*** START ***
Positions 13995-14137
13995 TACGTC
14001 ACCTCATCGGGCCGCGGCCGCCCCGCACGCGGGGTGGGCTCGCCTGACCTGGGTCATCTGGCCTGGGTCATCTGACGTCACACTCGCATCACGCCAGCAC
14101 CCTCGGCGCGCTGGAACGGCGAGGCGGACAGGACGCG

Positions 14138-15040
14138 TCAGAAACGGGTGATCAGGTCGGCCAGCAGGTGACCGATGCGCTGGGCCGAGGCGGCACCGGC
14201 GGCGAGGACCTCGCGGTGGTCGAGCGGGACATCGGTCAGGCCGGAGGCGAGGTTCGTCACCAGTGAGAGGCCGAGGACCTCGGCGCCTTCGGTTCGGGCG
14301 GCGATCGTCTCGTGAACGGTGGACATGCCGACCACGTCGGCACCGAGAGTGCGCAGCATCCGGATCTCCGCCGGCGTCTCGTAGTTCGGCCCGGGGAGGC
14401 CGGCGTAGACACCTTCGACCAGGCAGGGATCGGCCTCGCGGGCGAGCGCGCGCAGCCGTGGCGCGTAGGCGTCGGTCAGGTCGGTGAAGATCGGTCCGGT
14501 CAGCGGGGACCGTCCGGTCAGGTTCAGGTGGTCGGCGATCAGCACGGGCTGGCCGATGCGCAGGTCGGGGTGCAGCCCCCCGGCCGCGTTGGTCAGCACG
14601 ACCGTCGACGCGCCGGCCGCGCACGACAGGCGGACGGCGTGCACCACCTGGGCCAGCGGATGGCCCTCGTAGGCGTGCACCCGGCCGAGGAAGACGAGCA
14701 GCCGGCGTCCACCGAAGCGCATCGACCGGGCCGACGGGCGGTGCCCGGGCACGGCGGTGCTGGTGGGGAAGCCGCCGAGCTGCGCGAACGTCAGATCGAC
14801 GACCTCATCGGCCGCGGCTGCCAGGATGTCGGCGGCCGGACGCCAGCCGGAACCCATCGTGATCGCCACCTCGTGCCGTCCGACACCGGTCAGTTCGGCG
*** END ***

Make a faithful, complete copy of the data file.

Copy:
Positions 13995-14137
13995 TACGTC
14001 ACCTCATCGGGCCGCGGCCGCCCCGCACGCGGGGTGGGCTCGCCTGACCTGGGTCATCTGGCCTGGGTCATCTGACGTCACACTCGCATCACGCCAGCAC
14101 CCTCGGCGCGCTGGAACGGCGAGGCGGACAGGACGCG

Positions 14138-15040
14138 TCAGAAACGGGTGATCAGGTCGGCCAGCAGGTGACCGATGCGCTGGGCCGAGGCGGCACCGGC
14201 GGCGAGGACCTCGCGGTGGTCGAGCGGGACATCGGTCAGGCCGGAGGCGAGGTTCGTCACCAGTGAGAGGCCGAGGACCTCGGCGCCTTCGGTTCGGGCG
14301 GCGATCGTCTCGTGAACGGTGGACATGCCGACCACGTCGGCACCGAGAGTGCGCAGCATCCGGATCTCCGCCGGCGTCTCGTAGTTCGGCCCGGGGAGGC
14401 CGGCGTAGACACCTTCGACCAGGCAGGGATCGGCCTCGCGGGCGAGCGCGCGCAGCCGTGGCGCGTAGGCGTCGGTCAGGTCGGTGAAGATCGGTCCGGT
14501 CAGCGGGGACCGTCCGGTCAGGTTCAGGTGGTCGGCGATCAGCACGGGCTGGCCGATGCGCAGGTCGGGGTGCAGCCCCCCGGCCGCGTTGGTCAGCACG
14601 ACCGTCGACGCGCCGGCCGCGCACGACAGGCGGACGGCGTGCACCACCTGGGCCAGCGGATGGCCCTCGTAGGCGTGCACCCGGCCGAGGAAGACGAGCA
14701 GCCGGCGTCCACCGAAGCGCATCGACCGGGCCGACGGGCGGTGCCCGGGCACGGCGGTGCTGGTGGGGAAGCCGCCGAGCTGCGCGAACGTCAGATCGAC
14801 GACCTCATCGGCCGCGGCTGCCAGGATGTCGGCGGCCGGACGCCAGCCGGAACCCATCGTGATCGCCACCTCGTGCCGTCCGACACCGGTCAGTTCGGCG